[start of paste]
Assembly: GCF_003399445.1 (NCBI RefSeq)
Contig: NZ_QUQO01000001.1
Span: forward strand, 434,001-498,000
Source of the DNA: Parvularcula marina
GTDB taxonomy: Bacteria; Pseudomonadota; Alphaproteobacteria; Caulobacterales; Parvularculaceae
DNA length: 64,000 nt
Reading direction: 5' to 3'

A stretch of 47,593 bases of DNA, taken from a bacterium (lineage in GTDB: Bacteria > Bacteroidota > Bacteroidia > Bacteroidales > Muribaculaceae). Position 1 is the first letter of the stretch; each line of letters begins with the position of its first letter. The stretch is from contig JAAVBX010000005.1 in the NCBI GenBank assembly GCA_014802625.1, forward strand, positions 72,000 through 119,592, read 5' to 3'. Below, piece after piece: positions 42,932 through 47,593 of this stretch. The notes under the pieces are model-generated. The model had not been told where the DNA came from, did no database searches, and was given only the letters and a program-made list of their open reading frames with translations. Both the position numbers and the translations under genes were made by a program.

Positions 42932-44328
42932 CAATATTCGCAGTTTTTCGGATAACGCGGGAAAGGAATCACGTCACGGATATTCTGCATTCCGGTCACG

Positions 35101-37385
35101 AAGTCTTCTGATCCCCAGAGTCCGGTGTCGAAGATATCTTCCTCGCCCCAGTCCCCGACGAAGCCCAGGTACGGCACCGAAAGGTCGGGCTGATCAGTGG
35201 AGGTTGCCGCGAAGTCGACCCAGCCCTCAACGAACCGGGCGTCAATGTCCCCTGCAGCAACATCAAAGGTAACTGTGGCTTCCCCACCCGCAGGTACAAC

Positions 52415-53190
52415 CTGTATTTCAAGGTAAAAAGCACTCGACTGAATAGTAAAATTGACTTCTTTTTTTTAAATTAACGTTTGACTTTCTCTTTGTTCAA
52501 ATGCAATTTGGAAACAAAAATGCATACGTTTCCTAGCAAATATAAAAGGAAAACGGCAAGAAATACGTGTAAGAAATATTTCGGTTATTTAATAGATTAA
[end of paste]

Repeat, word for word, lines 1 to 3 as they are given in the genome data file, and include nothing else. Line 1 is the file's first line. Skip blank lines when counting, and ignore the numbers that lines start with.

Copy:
Assembly: GCF_003399445.1 (NCBI RefSeq)
Contig: NZ_QUQO01000001.1
Span: forward strand, 434,001-498,000